Lokahi Simplifies The Integration of Blockchain and Ledger Technologies
Lokahi is a new breed of tool that uses a customizable and easy to learn visual language to design software. The application was built to simplify Blockchain, IoT, and Web Services integrations but can also be used to simplify a broad range of system development requirements. Lokahi does not require someone to know how to program in a language such as Java, Python, etc. as it has mathematically based instruction sets that can be interpreted by decoders on blockchain, IoT devices, and web servers. The instruction sets are not compiled or interpreted code, since code contains bugs even after long testing cycles.
Lokahi supports a visual language that allows users to build out complex requirements by dragging and dropping components on a workboard. The work is almost entirely done with the mouse and requires almost no typing. The visual language uses custom and stock components to represent data and logic flows.
Lokahi has full support for collaboration and has built in support for agile methodologies. This is ideal for development of complex systems where domain knowledge is spread across more than one domain and system experts. Transfer of knowledge from business to technical teams is often fraught with the potential for errors through miscommunication. Lokahi addresses this danger by allowing requirements to be entered into the tool by the person most familiar with the requirements. Ferdon’s team of engineers can collaborate with the onsite team to add custom capabilities to the domain language.
Lokahi uses meta-modeling to create an assembly line for the creation of building blocks, making it possible to scale the rapid development of custom domain languages through a process of component development and refinement. Thus existing building blocks are used to build higher level building blocks that abstract away more of the technology and align more with business requirements.
Ferdon supports its customers by using Lokahi for Rapid Application Development (RAD) of custom domain components. These components can then be remotely added to augment the customers domain language. Turnaround times for assembling custom domain components is usually a matter of a few days.
Because Lokahi does not generate code, programmer error doesn’t exist. Errors of mistakes in logic can still occur but are much less frequent because we are not double and triple handling requirements with programmers and software testers. Lokahi’s execution language was designed around formal methods including automatic theorem proving and model checking. Lokahi uses the same kinds of formal verification processes used in development of mission critical applications such as software used in an airport control room or software built for medical devices. Deep analysis are continuously performed on the design during development and reports can be generated and reviewed that highlight design flaws.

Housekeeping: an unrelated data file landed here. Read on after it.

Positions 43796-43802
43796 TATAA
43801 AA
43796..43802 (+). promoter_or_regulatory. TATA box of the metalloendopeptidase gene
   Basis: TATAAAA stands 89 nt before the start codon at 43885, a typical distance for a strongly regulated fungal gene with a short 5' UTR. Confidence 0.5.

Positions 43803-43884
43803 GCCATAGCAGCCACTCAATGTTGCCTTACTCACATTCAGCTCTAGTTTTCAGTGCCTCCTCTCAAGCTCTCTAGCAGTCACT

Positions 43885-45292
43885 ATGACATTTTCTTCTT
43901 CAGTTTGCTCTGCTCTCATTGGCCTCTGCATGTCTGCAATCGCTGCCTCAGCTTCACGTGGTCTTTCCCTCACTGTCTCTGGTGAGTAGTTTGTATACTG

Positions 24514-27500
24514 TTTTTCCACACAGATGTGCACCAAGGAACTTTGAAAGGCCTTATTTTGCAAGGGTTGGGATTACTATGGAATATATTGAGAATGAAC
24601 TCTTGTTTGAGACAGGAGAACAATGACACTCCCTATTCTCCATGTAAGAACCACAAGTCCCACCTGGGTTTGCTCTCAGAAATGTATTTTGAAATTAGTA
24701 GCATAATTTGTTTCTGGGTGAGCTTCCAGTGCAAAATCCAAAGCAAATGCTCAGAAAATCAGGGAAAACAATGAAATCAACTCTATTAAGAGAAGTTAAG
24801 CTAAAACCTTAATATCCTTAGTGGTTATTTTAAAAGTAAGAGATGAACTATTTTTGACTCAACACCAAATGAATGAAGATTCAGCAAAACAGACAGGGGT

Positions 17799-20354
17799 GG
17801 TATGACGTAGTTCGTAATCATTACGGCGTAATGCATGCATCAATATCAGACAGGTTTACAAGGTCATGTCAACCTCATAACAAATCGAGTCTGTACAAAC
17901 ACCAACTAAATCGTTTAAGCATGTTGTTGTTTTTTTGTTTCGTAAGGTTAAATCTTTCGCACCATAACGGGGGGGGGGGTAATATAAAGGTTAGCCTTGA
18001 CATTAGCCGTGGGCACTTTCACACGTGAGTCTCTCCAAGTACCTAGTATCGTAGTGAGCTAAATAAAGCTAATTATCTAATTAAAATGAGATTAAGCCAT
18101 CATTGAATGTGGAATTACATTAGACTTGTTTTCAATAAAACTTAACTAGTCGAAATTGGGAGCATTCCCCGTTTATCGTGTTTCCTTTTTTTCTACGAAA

Lokahi allows entire sub-systems that may include blockchain, IoT and web services to be designed in one place. The subsystems can be simulated to provide deep insights into how the application would function. Simulation can be done in minutes allowing the several variations of a solution to be tried at a low cost. Problems that are identified and isolated during simulation can be fixed quickly and at low cost. Long develop, deploy, and test cycles are no longer needed.
Lokahi design is at the logical layer. Deployment plans allow the same logical design to be deployed to various blockchain technologies, IoT devices and web servers. This means that the same design could be deployed across several systems running different hardware, or different flavors of blockchain or instance. Technology changes down the road are painless and often only require a redeployment.
Lokahi is often used to model logic for combination of blockchain smart contracts, IoT devices, and web services. These components can be configured with security credentials that pin the components to specific hardware devices and to specific versions of other components. This is useful when designing for multi-party applications where the parties don’t completely trust each other. For instance an IoT device that registered the arrival of packages on a blockchain might be used for billing purposes. In this case both parties could approve the design of the system and the components would then be deployed to an immutable status so neither party could modify any part of the system without all parties knowing.